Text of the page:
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Twins Bullpen Catcher Dishes on His Unique Experience in 2023

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When consuming baseball over the course of a 162 game season, multiple years in a row, it likely gets lost on fans how many people are involved in an organization beyond the 26-man roster. After a successful 2023 for the Minnesota Twins, viewing the experience through the eyes of a bullpen catcher provides some interesting insight.


Image courtesy of © Rick Osentoski-USA TODAY Sports

On the field, fans watched Rocco Baldelli and the Minnesota Twins play American League Central Division-winning baseball. The 2023 squad ended an 18-year postseason drought, and they swept a Toronto Blue Jays team while besting former ace Jose Berrios in an elimination game.

Behind the scenes, pitchers like Chris Paddack and Jorge Alcala were working their way back toward the active roster with an eye on competing alongside their teammates. Paddack ultimately realized the goal and looked great when deployed in September and October. As those bullpen sessions took place, I connected with Bryan Ludwig, a catcher doing it all behind the scenes.

Despite working as an attorney, Ludwig has had the pleasure of working with the Twins as a bullpen catcher. Wondering what that experience has been like, what he has seen, and especially the development of arms this season, it seemed like a good time to connect.

Twins Daily: How do you wind up as a bullpen catcher in a major league organization? What does your baseball background look like?

Bryan Ludwig: I grew up in Woodbury and played ball at Woodbury High School ('04). I attended Augsburg University, where I played ball as a C/1B/DH (2004-2008). I also played for and ran the St. Paul Mudhens (Class A Townball) from 2005-2020, managing the team from 2010-2020. Since 2020, I've been playing summer ball in the Federal League (35+) for the Lakeville Lobos and moonlighting with Baseball 365's townball team.

I've been a coach with the Minnesota Twins Youth Training Academy and the RBI Program since 2010. I work traveling camps/clinics in the spring/summer and train catchers in the offseason. I have also worked in club baseball as a head coach and trainer. Mostly with Great Lakes Baseball Academy until recently. Having a seven and nine-year-old is pulling me into the coach-dad realm lately with little league and softball. I've also been a volunteer assistant coach back with Augsburg, working with their catchers in fall ball and early spring, and since 2020, I've been working with the Midwest Speed Softball Club, training their catchers during their winter season.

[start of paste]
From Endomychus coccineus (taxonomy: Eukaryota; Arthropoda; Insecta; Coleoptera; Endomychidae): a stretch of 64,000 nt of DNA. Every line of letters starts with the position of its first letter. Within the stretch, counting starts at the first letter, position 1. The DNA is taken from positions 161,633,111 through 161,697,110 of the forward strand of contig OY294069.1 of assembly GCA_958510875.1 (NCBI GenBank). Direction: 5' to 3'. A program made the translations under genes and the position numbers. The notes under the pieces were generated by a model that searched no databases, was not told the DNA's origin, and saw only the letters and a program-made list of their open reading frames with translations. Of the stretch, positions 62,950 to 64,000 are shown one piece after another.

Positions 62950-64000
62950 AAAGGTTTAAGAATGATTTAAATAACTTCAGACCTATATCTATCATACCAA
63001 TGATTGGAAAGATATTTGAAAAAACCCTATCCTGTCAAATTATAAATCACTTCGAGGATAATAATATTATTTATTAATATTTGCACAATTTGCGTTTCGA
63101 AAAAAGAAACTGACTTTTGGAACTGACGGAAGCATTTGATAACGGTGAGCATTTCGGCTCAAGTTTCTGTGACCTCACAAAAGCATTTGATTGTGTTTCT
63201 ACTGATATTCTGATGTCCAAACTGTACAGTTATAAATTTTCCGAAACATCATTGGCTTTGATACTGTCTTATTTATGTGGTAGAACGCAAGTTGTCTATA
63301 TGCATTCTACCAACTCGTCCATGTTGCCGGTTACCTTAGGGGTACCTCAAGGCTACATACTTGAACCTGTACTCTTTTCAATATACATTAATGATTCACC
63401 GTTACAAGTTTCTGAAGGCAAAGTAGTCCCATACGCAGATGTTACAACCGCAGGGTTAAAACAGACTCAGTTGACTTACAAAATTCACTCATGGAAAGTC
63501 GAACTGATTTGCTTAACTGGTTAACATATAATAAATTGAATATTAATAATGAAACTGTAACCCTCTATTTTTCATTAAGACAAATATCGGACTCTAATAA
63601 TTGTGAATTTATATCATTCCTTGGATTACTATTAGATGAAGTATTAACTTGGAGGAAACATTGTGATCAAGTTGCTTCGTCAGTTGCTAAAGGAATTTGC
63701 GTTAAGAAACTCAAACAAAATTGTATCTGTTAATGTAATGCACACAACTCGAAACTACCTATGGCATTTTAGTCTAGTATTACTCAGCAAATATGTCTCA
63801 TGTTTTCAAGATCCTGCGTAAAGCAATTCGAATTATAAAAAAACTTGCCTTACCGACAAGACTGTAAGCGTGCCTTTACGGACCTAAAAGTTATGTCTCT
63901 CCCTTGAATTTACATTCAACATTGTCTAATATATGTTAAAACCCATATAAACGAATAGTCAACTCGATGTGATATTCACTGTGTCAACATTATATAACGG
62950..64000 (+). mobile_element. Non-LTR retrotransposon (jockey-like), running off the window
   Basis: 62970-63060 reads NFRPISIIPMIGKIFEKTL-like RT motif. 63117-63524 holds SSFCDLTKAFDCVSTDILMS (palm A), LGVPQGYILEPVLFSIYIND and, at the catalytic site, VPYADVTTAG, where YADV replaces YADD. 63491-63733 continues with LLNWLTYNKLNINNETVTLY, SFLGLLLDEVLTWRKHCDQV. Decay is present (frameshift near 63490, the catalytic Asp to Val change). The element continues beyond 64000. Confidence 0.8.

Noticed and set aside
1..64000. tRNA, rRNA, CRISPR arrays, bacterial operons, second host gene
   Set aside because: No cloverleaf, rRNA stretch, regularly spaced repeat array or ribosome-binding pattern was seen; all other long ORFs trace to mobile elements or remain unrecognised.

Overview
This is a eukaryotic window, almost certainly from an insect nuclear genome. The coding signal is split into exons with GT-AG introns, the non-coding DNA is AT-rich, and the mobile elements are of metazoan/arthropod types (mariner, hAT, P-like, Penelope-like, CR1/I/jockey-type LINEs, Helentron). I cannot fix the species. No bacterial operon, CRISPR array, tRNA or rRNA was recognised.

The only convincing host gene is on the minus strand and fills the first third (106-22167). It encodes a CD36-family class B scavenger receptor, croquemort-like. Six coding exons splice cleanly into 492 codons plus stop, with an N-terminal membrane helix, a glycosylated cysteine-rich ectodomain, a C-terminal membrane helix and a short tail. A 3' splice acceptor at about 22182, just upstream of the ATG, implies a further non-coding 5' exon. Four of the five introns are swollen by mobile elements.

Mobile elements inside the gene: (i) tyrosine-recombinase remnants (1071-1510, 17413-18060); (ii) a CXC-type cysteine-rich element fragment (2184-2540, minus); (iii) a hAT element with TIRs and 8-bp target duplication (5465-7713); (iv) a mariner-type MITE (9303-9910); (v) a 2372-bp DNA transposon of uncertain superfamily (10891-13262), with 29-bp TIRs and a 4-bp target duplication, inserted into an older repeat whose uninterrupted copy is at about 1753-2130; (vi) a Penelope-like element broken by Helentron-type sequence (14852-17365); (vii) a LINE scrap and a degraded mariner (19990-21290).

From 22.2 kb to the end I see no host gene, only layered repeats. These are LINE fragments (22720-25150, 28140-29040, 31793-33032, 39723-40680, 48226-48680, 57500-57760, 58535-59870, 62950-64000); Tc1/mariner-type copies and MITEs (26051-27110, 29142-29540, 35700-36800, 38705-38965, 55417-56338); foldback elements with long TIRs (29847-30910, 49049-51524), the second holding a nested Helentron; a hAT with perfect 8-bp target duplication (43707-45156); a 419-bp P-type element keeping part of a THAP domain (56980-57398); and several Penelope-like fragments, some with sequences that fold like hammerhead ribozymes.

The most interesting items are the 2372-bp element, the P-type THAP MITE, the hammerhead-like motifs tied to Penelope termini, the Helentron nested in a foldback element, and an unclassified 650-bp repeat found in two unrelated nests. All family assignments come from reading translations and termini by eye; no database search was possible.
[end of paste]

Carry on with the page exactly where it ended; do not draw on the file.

Rehab bullpen catching is a story of "right place, right time, right person."

I had a unique skill set with unique connections that enabled me to meet a unique need. I was just a volunteer with the Twins academy in 2009, trying to log hours for my volunteer requirements at law school. The Twins' lefty specialist bullpen thrower was the one running those camps at the time, and leading up to the start of 2010, he got wind that the Twins were asking around about having a local catcher on-call to be a bullpen guy. The ask was to work with the training staff as guys rehabbed and fill in for home games as needed. This was a completely new role with the christening of Target Field. While they were in the Dome, an injury was a one-way ticket to Ft. Myers to rehab because no on-site facilities were available. With Target Field opening and a state-of-the-art training room and team doctors on-site, they needed someone who could work out with the pitchers when the team was on the road, during off days, or when the full-time bullpen catcher was unavailable or needed a break.

It was late March 2010, and I got a call from the Twins bullpen guy in the middle of one of my classes. He explains the situation and asked if I would be interested in reporting to Target Field the following week to work with Scott Baker, Nick Blackburn, and Carl Pavano on the field so they could get on the big mound before the home opener.

The rest is history from there, I have been in this role since, except pausing during the pandemic when the organization limited who was in/around the clubhouse.  I am grateful for the schedule flexibility my job as an attorney has provided to enable me to stay connected to the game, even in this small way. I have gotten to meet and interact with many amazing baseball people, and I hope to continue doing this as long as I am physically able.